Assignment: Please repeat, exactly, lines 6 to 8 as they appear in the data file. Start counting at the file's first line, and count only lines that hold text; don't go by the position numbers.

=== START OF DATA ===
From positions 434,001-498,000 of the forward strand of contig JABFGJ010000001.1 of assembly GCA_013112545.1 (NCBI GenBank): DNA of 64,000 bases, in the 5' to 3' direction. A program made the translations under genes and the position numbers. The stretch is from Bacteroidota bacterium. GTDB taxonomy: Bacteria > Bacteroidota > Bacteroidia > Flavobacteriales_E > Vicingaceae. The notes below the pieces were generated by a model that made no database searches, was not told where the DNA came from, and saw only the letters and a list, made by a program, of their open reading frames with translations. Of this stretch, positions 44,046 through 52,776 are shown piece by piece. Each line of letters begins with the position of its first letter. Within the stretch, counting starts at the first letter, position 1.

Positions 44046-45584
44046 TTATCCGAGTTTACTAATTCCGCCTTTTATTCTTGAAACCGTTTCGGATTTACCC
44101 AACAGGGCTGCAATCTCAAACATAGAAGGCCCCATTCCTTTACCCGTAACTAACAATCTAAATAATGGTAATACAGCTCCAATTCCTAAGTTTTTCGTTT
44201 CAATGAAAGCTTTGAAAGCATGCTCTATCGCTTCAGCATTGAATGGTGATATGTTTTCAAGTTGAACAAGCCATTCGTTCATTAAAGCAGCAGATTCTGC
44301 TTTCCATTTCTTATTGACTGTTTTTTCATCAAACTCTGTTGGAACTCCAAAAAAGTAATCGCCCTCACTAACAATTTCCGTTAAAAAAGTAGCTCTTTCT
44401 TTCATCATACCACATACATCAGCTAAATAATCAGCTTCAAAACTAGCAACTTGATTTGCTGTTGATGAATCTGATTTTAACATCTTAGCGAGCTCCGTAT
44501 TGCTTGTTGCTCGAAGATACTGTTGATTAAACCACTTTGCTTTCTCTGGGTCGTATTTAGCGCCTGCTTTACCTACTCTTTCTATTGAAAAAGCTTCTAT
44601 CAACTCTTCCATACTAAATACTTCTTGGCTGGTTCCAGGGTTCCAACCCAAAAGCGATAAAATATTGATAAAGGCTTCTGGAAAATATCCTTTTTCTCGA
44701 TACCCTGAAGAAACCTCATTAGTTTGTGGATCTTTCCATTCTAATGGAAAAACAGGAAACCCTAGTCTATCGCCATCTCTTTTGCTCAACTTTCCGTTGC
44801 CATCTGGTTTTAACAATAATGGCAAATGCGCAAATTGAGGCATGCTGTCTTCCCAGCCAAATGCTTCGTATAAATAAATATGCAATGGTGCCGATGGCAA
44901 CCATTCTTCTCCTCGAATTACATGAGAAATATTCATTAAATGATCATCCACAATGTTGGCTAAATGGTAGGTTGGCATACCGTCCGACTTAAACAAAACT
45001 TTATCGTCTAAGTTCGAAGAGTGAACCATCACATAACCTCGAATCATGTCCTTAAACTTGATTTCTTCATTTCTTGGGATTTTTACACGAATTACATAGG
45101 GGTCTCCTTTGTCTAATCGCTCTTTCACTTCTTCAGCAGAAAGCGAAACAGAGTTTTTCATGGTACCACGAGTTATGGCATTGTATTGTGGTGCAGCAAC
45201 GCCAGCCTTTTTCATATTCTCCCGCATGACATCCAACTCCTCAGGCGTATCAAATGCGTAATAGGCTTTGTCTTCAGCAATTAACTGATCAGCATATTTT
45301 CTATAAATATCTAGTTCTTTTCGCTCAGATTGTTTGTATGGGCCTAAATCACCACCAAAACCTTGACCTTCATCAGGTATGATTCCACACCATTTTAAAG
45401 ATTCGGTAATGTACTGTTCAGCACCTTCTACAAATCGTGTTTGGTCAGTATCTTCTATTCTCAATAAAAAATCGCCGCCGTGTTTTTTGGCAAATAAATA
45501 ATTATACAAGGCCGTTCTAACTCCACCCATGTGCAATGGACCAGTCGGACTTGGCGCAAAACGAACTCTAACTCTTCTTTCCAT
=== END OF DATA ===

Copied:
44301 TTTCCATTTCTTATTGACTGTTTTTTCATCAAACTCTGTTGGAACTCCAAAAAAGTAATCGCCCTCACTAACAATTTCCGTTAAAAAAGTAGCTCTTTCT
44401 TTCATCATACCACATACATCAGCTAAATAATCAGCTTCAAAACTAGCAACTTGATTTGCTGTTGATGAATCTGATTTTAACATCTTAGCGAGCTCCGTAT
44501 TGCTTGTTGCTCGAAGATACTGTTGATTAAACCACTTTGCTTTCTCTGGGTCGTATTTAGCGCCTGCTTTACCTACTCTTTCTATTGAAAAAGCTTCTAT